# Somewhat simple actuary question about filing claims.

• Nov 5th 2009, 07:34 AM
Intsecxtanx
Somewhat simple actuary question about filing claims.
Under an insurance policy, a maximum of …five claims may be filed per year by a policyholder. Let \$\displaystyle p_n\$ be the probability that a policyholder files n claims during a given year, where n = 0,1,2,3,4,5. An actuary makes
the following observations:

(a) \$\displaystyle p_n\$ >= \$\displaystyle p_{n+1}\$ for n = 0, 1, 2, 3, 4.
(b) The difference between \$\displaystyle p_n\$ and \$\displaystyle p_{n+1}\$ is the same for n = 0, 1, 2, 3, 4.
(c) Exactly 40% of policyholders file fewer than two claims during a given year.

How would you calculate the probability that a random policyholder will …file more than three claims during a given year?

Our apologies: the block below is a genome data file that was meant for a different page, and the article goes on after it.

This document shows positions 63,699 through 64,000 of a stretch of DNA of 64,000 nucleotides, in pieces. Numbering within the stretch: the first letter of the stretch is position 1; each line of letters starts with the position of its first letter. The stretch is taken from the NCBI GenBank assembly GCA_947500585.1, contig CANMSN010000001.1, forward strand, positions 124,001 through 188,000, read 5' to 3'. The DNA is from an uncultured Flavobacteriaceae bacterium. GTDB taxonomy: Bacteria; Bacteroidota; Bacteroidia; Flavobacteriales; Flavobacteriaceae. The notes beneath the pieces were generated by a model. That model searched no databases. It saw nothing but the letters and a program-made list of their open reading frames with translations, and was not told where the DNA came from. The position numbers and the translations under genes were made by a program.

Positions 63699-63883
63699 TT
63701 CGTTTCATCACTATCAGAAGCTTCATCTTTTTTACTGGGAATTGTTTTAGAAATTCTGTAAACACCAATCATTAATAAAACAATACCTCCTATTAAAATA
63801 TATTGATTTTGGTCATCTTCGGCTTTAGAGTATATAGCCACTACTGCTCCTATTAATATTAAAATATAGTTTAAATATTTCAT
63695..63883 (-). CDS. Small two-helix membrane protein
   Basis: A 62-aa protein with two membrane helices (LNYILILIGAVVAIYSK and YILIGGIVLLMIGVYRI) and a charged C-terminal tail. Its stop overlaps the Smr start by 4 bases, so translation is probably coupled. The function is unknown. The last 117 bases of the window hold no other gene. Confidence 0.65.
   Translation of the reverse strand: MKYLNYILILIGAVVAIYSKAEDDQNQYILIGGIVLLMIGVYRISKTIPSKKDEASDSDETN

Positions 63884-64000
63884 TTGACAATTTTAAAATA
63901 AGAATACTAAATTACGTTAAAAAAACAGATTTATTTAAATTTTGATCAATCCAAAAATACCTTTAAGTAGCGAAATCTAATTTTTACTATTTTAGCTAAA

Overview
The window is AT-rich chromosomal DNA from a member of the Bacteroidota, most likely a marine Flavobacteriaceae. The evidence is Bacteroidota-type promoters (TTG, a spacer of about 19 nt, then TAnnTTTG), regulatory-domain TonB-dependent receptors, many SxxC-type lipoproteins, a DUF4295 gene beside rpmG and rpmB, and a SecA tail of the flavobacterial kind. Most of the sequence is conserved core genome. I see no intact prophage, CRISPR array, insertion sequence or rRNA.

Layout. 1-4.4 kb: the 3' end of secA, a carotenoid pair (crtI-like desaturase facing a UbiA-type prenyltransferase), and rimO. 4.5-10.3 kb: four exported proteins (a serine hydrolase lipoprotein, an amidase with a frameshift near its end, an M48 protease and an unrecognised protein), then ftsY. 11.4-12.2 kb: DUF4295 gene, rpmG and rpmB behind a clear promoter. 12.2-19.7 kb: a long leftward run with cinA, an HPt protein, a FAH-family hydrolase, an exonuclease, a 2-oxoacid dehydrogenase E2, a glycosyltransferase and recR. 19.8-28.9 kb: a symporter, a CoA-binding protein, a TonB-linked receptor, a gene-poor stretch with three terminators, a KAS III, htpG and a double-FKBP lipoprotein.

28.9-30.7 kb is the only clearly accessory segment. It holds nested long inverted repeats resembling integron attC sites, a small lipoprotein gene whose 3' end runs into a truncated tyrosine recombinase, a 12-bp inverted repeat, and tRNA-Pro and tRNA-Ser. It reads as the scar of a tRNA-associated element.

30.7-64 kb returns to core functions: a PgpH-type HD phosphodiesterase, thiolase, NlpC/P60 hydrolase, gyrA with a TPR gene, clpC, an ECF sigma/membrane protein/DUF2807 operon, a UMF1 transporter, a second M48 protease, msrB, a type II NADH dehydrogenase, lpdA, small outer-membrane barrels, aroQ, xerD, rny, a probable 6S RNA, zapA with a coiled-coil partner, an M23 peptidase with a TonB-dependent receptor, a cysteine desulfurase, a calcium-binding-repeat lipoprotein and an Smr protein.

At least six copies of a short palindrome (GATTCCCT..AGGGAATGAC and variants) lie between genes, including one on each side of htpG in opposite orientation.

• Nov 5th 2009, 01:32 PM
BlackKnight
The constraints imply that the shape of the distribution must be trapezoidal.
You need to find the 2 key values on the y-axis to get the pdf, say k1 and k2.

Now you have 2 equations and 2 unknowns: 1 equation is provided by the fact that the total probability=1.
The 2nd is provided by constraint (c).

Solve simultaneously for k1 and k2.
Now the required probability is f(4) + f(5) where f is the pdf.
• Nov 5th 2009, 01:33 PM
Intsecxtanx
Thanks